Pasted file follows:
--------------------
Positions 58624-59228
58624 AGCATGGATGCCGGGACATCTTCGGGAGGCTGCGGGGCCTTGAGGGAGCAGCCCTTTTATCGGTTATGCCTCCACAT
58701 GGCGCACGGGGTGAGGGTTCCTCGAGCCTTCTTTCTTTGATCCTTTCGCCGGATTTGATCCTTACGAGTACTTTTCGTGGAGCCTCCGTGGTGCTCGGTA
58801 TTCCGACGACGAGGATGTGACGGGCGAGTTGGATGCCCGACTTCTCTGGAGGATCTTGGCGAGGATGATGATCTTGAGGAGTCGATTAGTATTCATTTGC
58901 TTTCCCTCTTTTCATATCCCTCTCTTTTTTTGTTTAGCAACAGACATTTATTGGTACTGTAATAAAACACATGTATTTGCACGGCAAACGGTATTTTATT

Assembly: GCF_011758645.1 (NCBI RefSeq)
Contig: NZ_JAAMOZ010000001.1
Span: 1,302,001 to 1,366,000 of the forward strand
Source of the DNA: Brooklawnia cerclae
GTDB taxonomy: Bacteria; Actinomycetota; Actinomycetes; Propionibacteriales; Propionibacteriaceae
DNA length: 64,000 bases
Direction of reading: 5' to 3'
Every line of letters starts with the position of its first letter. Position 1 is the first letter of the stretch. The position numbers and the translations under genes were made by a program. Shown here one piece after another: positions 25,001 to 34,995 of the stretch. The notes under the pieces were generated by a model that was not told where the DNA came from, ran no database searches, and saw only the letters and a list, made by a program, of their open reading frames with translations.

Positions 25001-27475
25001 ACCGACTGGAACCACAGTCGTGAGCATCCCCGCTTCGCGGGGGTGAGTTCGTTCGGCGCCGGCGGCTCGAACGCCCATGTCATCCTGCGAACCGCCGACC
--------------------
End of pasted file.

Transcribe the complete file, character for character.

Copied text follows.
Positions 58624-59228
58624 AGCATGGATGCCGGGACATCTTCGGGAGGCTGCGGGGCCTTGAGGGAGCAGCCCTTTTATCGGTTATGCCTCCACAT
58701 GGCGCACGGGGTGAGGGTTCCTCGAGCCTTCTTTCTTTGATCCTTTCGCCGGATTTGATCCTTACGAGTACTTTTCGTGGAGCCTCCGTGGTGCTCGGTA
58801 TTCCGACGACGAGGATGTGACGGGCGAGTTGGATGCCCGACTTCTCTGGAGGATCTTGGCGAGGATGATGATCTTGAGGAGTCGATTAGTATTCATTTGC
58901 TTTCCCTCTTTTCATATCCCTCTCTTTTTTTGTTTAGCAACAGACATTTATTGGTACTGTAATAAAACACATGTATTTGCACGGCAAACGGTATTTTATT

Assembly: GCF_011758645.1 (NCBI RefSeq)
Contig: NZ_JAAMOZ010000001.1
Span: 1,302,001 to 1,366,000 of the forward strand
Source of the DNA: Brooklawnia cerclae
GTDB taxonomy: Bacteria; Actinomycetota; Actinomycetes; Propionibacteriales; Propionibacteriaceae
DNA length: 64,000 bases
Direction of reading: 5' to 3'
Every line of letters starts with the position of its first letter. Position 1 is the first letter of the stretch. The position numbers and the translations under genes were made by a program. Shown here one piece after another: positions 25,001 to 34,995 of the stretch. The notes under the pieces were generated by a model that was not told where the DNA came from, ran no database searches, and saw only the letters and a list, made by a program, of their open reading frames with translations.

Positions 25001-27475
25001 ACCGACTGGAACCACAGTCGTGAGCATCCCCGCTTCGCGGGGGTGAGTTCGTTCGGCGCCGGCGGCTCGAACGCCCATGTCATCCTGCGAACCGCCGACC